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Greenham 40th: Feminist Peace – opposing violence, militarism and war   
Date and time:  31 August at 7.00 – 8.30 pm BST  

The Greenham 40th anniversary Weaving the Web/inars online march continues with a conversation among activists from the Greenham Women’s Peace Camp and Women in Black (WiB) on ‘feminist peace’  and the different ways we have opposed violence, military-industrial oppression and war in our countries and across borders. 

With speakers from WiB in Haifa, Belgrade, London and Cape Town, we will explore the personal and political connections in feminist peace activism.  What are the different ways of being visible and effective?  How can we best centralise the needs and experiences of women and girls and take responsibility when living in aggressor nations?  How do we perceive the links between patriarchal power, militarism, sexual violence, and rape as a war crime?  How do we support each other and draw strength to keep going?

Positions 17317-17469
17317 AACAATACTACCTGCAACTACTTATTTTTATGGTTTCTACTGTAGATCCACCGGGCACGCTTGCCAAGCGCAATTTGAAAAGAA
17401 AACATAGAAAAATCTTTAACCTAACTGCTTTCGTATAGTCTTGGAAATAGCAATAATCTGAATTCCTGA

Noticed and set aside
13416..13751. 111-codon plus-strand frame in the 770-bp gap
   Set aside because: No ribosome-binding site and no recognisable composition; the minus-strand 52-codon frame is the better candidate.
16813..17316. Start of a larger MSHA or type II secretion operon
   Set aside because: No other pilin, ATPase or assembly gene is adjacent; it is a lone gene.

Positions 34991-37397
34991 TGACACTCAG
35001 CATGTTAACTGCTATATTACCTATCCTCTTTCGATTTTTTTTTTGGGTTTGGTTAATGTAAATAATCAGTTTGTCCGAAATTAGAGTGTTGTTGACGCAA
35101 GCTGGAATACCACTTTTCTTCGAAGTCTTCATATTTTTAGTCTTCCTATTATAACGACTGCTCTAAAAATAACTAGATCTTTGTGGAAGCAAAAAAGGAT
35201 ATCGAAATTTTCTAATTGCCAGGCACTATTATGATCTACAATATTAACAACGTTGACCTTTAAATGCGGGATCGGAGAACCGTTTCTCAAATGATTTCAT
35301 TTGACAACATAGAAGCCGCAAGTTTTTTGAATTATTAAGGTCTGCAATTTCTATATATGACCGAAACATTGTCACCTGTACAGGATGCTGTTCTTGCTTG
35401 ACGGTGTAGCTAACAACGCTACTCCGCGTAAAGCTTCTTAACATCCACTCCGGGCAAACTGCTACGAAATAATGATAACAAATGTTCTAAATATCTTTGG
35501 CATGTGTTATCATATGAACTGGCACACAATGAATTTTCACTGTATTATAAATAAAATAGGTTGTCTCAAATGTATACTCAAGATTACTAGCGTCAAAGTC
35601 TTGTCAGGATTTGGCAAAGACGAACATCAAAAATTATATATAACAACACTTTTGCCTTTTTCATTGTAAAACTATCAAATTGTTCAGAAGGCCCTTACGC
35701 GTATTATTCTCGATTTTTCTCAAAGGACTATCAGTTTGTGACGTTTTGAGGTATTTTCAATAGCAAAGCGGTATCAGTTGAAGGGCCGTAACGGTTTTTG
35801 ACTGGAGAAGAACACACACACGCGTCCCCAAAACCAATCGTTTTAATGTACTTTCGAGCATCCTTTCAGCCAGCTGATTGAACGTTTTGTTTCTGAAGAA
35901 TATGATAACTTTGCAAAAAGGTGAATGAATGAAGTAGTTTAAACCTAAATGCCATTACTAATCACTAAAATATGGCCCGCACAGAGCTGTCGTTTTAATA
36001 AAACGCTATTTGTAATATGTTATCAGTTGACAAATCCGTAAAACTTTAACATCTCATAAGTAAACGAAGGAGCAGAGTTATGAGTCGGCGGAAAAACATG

This webinar will take the form of a moderated conversation, including: 

Rebecca Johnson, a feminist, peace and lesbian activist, carrying Greenham’s feminist nonviolence into campaign strategies and songs for security, justice, sisterhood and disarmament, including with Women in Black since 1989.

Hannah Safran, a lesbian, peace and feminist activist with the Haifa Feminist Center and Women’s Coalition for Peace, as well as opposing the Occupation with Women in Black since 1988, and through her research and teaching.

Lepa Mladjenovic, lesbian feminist anti-war activist, with Women in Black Belgrade from 1991, insisting on solidarity and collective care in difficult times.
Sian Jones, with other Greenham women, accidentally established Women’s Aid to former Yugoslavia (WATFY), taking humanitarian aid and solidarity to anti-war/anti-nationalist groups supporting refugee women in Slovenia, Croatia, Bosnia-Herzegovina, Serbia and Kosovo during the 1990s wars.
Liz Khan, feminist peace activist with Hackney Greenham Women’s Group in the 1980s and a co-founder of Women in Black London, which took the name in 1993 to support connect with WiB activists in Belgrade and Palestine-Israel.

Vanessa R Ludwig, African feminist, who continues to work towards the dream she had as a ‘young revolutionary in the struggle’ in the 1980s for a free Afrika and a peaceful, just world.
Zoom link will be emailed to all ticket holders 30 mins before event begins.
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